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Despite a rising number of infections, the government is still rolling out plans to ease pandemic control measures. Some citizens are opposed, and the decision has sparked concern as cases increase.
After largely keeping the coronavirus at bay for more than two years, Taiwan is now battling its most serious wave of outbreaks. Over the past week, Taiwan has reported thousands of new cases, with the number expected to go up in the coming days, according to health officials. However, the country is rapidly lifting pandemic control measures, which some residents are opposed to.
Health Minister Chen Shih-Chung said on April 17 that about 3.6 million Taiwanese people could end up contracting the virus.
Even though there has been a dramatic uptick in the number of confirmed cases, more than 99% of the newly infected people are either asymptomatic or have mild symptoms.
In order to cope with the growing number of cases and the rising demand for quarantine facilities, Taiwan announced on Tuesday that all municipalities will begin to ask mild or asymptomatic patients to isolate themselves at home. Additionally, low-risk COVID-positive individuals can now leave quarantine 10 days after their positive test result is issued, without having to first produce negative test results.
According to Taiwanese health authorities, these changes were introduced after determining that such patients have a low risk of spreading the virus after quarantining.
Some experts say these measures are part of a plan to transfer the responsibility for handling COVID-positive patients from the central government back to local authorities.
"Since some Taiwanese people's homes may be too small to meet the government's requirement for home isolation, it is possible that Taiwan's quarantine hotels or government-run isolation facilities will soon hit their capacity," said Mei-Shang Ho, a research fellow at the Institute of Biomedical Sciences at Academia Sinica in Taiwan.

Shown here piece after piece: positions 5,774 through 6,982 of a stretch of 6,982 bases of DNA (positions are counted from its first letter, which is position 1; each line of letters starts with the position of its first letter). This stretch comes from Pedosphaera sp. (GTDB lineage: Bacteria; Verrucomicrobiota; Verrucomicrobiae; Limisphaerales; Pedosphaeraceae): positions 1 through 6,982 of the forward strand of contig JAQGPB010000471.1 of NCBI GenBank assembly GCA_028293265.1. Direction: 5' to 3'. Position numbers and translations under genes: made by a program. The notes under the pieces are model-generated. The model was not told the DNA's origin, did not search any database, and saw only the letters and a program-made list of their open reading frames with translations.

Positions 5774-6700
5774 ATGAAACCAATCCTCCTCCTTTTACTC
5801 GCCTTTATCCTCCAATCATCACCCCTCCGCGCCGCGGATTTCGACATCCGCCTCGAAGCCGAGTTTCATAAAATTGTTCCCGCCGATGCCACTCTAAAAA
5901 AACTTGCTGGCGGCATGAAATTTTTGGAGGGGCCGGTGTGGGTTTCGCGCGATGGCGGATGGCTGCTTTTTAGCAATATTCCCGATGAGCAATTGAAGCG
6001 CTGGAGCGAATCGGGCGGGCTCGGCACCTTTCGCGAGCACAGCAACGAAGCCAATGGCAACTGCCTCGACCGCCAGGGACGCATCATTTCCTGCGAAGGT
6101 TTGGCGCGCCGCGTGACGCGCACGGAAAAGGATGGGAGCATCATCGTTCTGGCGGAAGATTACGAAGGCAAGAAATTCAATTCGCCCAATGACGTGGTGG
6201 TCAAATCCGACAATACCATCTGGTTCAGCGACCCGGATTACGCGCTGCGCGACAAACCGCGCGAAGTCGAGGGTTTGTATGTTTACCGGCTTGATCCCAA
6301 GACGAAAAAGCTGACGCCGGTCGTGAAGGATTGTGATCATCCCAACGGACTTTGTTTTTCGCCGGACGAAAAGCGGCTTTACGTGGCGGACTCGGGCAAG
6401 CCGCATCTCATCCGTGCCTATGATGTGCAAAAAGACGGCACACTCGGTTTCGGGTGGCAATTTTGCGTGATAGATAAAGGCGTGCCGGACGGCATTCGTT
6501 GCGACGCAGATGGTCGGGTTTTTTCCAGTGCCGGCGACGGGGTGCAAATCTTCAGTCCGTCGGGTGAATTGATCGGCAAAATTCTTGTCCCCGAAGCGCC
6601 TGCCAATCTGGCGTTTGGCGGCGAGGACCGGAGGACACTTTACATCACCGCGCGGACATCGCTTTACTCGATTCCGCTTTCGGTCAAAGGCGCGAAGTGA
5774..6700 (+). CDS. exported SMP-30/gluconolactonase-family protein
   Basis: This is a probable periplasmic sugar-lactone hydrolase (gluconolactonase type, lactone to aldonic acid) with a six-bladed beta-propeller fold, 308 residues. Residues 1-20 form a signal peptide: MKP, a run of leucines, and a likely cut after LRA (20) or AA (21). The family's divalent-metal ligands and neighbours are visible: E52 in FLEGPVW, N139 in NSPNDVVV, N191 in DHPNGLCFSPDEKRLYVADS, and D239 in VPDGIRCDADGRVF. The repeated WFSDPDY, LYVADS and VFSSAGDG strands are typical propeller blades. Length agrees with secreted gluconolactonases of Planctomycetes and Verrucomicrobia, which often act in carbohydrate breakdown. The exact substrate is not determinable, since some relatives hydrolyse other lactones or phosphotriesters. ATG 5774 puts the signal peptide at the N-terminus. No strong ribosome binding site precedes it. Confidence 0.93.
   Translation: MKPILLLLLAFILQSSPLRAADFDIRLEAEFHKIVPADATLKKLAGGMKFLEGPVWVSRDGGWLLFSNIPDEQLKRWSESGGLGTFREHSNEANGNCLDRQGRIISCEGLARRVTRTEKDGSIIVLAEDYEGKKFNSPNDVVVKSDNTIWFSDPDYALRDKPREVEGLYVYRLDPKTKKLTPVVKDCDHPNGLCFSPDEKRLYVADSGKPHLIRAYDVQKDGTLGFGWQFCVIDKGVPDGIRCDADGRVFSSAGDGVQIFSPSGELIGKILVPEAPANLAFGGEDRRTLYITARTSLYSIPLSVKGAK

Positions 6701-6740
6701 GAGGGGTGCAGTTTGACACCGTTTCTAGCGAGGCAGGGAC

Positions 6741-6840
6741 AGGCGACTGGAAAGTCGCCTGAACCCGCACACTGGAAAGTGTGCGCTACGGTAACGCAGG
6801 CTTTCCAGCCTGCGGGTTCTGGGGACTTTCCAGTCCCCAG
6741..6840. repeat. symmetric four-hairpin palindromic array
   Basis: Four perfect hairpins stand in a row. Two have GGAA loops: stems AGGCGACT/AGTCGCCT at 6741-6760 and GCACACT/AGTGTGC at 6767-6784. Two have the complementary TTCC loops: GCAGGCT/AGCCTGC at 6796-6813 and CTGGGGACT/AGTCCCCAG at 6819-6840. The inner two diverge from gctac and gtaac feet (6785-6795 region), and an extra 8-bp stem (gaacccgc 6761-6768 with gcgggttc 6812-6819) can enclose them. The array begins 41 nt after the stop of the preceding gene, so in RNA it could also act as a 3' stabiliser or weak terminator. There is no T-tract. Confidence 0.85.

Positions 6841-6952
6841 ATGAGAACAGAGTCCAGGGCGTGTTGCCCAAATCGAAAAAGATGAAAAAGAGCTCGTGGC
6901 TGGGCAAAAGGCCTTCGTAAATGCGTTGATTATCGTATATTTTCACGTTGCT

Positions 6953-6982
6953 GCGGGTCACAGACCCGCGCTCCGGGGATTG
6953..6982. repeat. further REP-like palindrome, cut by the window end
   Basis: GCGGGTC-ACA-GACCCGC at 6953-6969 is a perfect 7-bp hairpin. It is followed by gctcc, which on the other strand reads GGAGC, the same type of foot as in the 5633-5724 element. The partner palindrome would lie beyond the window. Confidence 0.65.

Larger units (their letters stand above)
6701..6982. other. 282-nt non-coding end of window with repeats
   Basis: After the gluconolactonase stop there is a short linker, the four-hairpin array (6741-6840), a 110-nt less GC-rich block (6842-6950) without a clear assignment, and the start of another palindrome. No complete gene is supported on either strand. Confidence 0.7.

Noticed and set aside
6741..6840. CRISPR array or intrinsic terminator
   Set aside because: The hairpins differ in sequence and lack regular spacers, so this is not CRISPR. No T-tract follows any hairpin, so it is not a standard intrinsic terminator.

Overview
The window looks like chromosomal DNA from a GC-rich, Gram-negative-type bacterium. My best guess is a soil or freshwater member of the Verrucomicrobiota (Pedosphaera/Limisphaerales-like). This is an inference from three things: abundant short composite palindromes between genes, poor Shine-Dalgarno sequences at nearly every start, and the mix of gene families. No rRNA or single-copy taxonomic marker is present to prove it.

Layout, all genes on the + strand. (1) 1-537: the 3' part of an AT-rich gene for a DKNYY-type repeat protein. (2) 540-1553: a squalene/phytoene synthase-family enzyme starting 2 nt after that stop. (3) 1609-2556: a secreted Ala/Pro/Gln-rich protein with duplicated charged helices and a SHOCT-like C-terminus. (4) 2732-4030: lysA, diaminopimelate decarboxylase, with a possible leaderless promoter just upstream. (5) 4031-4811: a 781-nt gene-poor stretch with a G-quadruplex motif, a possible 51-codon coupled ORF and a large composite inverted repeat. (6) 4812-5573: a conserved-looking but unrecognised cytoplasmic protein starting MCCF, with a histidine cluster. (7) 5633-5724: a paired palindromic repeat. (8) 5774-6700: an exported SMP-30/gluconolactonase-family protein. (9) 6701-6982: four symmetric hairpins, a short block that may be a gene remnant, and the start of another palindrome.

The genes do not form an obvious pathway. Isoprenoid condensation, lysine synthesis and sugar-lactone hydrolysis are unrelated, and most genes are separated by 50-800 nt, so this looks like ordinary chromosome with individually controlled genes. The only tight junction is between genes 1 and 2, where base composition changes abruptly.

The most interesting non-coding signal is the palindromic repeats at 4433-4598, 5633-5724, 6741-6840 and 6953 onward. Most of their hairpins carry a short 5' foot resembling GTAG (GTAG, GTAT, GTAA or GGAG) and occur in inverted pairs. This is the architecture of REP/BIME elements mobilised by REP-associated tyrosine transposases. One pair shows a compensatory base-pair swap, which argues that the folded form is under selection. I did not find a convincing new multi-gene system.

Though Taiwan's Central Epidemic Command Center has updated a series of pandemic-control measures, some residents say local authorities seem to have been caught off guard by the rapidly expanding local outbreak.
Two Taiwanese citizens living in New Taipei City, the city with the highest number of cases in the current outbreak, said there had been a serious shortage of rapid antigen tests for people required to undergo home isolation.
"We were originally informed that my daughter and I would have to conduct four rapid tests during our quarantine and that the hospital would provide the rapid tests after we had our PCR tests," said Debby Chen, a marketing professional living in New Taipei City.
"However, the hospital said they didn't have enough rapid tests for us and told us to pick them up at the local health center. When we tried to contact the health center, the hotline was always busy and they also told some parents that they didn't have enough tests for people in home isolation," she said.
In the end, Chen had to buy her own rapid tests.
On Tuesday, New Taipei City Mayor Hou You-Yi acknowledged the chaos experienced by many residents, urging the central government to simplify the testing process for people in quarantine.